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The Tentacle


June 17, 2002

Local NAACP Branch Shall Keep Moving Forward

Derek Shackelford

The other day while riding the Metro, I noticed few passengers aboard the train. This drew comparisons to the startup of the Frederick County Branch of the National Association for the Advancement of Colored People (NAACP).

When the Branch started in 1934 to confront and combat racism, civil rights violations, and discrimination, it began with the insight and vision of nine individuals who stepped out of the comfort zone. The issues confronted then still exist today no matter how much we try to gloss it over, cover it up, or place a coat of paint over it.

As the Metro ride continued as picked up speed. This reminded me of Lord D. Nickens' tenure as branch president.

Mr. Nickens, a living legend had audacity peppered with tenacity to fight the good fight of faith. His life was continuously threatened during the attempts to secure equality for African-Americans. He looked evil in the eye, reminding one of the Old Negro Spiritual "Ain't Nobody Going to Turn Me Around."

Mr. Nickens marched in the face of adversity to face criticism, racism, and threats to lead the NAACP to greater heights. The activism of the branch under his leadership led to inclusion of African-Americans as patrons of the public library, The Weinberg Center, and the public school system. Mr. Nickens' leadership is quite remarkable. Yet, this day and age calls for - in my estimation - a monument in his honor. The next new public school should be named the Lord D. Nickens' elementary, middle, or high school.

Metro rides do get bumpy sometimes and this could be compared to the tenure of Ms. Charlene Edmonds as president of the local NAACP branch. Ms. Edmonds burst on the scene at the end of Johnny Mac Twine's tenure. She came boldly to challenge the status quo. Some may have disagreed with her methods, but as leaders - and especially black leaders - there are no monolithic people.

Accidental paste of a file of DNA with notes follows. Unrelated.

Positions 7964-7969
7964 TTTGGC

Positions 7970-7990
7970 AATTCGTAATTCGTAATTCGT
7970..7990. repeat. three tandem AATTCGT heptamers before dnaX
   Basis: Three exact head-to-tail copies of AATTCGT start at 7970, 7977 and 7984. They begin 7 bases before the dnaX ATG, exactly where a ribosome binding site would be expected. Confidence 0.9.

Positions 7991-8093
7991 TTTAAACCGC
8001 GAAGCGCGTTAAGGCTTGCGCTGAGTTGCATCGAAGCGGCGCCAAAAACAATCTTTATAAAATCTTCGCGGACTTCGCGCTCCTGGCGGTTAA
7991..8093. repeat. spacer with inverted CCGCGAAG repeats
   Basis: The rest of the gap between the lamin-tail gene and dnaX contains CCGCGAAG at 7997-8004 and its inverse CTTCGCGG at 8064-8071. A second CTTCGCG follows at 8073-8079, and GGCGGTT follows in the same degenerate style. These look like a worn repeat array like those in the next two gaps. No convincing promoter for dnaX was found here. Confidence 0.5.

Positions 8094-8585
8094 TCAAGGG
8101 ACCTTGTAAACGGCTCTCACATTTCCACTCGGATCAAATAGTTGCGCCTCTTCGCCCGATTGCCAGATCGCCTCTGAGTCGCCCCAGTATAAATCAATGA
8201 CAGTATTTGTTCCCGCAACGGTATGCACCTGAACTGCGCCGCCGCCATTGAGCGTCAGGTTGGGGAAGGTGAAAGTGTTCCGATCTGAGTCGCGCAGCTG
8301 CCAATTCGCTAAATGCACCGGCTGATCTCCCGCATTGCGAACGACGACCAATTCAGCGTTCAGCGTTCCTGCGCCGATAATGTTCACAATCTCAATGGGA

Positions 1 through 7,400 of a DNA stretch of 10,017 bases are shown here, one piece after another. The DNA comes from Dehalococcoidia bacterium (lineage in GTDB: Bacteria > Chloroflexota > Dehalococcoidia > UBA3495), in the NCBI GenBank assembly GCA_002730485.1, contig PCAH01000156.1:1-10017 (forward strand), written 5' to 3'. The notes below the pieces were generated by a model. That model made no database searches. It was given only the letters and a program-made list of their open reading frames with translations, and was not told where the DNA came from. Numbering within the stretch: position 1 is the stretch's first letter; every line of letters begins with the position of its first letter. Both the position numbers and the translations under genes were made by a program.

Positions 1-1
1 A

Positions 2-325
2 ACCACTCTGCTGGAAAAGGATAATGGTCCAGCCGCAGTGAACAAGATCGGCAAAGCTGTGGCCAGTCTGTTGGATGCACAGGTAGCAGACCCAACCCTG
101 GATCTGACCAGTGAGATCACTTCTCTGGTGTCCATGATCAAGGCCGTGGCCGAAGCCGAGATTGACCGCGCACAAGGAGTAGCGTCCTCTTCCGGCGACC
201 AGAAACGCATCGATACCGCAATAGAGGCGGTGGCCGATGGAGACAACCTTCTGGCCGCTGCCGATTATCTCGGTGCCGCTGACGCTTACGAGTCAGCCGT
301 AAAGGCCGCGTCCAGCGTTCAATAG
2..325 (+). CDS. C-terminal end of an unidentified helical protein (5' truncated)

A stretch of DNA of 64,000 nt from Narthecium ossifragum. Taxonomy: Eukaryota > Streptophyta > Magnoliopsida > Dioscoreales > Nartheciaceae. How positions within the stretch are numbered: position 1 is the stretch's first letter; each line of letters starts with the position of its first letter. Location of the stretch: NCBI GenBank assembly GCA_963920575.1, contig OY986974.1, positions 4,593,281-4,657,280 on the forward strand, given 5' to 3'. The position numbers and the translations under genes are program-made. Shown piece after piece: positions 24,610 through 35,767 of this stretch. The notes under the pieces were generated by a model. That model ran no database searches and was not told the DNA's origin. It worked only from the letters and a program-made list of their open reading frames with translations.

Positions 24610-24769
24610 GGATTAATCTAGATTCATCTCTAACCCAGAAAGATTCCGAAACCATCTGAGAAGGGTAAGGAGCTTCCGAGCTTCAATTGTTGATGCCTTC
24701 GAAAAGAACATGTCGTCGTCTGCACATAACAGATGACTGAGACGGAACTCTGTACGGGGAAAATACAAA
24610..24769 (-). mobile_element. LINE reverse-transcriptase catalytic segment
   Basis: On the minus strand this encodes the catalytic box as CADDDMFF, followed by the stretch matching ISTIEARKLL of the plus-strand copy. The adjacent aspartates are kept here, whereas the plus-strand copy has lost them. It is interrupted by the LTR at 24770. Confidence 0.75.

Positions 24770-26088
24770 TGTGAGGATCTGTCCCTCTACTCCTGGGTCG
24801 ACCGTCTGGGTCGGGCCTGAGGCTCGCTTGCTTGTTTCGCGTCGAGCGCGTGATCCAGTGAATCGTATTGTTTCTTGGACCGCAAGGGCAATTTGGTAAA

In other words, not all African-Americans think alike. Ms. Edmonds was most noted for the investigation of police spying.

No matter whether you like an individual or not, invading one' s privacy is wrong. If the police were following someone, or looking into someone's affairs without probable cause, then this is simply wrong. Whether the person is someone you like or dislike, wrong is wrong and right is right.

The branch now finds itself in the midst of an internal crisis, but this should not be held against the NAACP. No one held the office of president in disregard when Richard Nixon or Bill Clinton disgraced it. Thus, we should hold the people accountable and not the office or organization.

Ms. Edmonds has resigned in the midst of scandal and turmoil, but the business of the branch must go on. After all, the issues are greater than Ms. Edmonds. The NAACP is more than Ms. Edmonds. The NAACP is about those individuals who envisioned equality for all. Let us not focus on the past; let us learn from the past to lead us to a better tomorrow.

As I was continuing on the Metro Ride, the realization hit me that I had not reached my destination, but more people had gotten aboard. This will be like the Frederick County Branch of the NAACP; new passengers will come aboard to seek the same destination.

A famous poet once wrote, "Keep your Eyes on the Prize." A new day is coming in the branch. What is currently happening, we will learn from. But we hold onto the knowledge that "This too shall pass" and we shall keep going.

The issues have not changed and we need to be more diligent to ensure equality for all. We shall keep apace, knowing that we go forward ever and backwards never.



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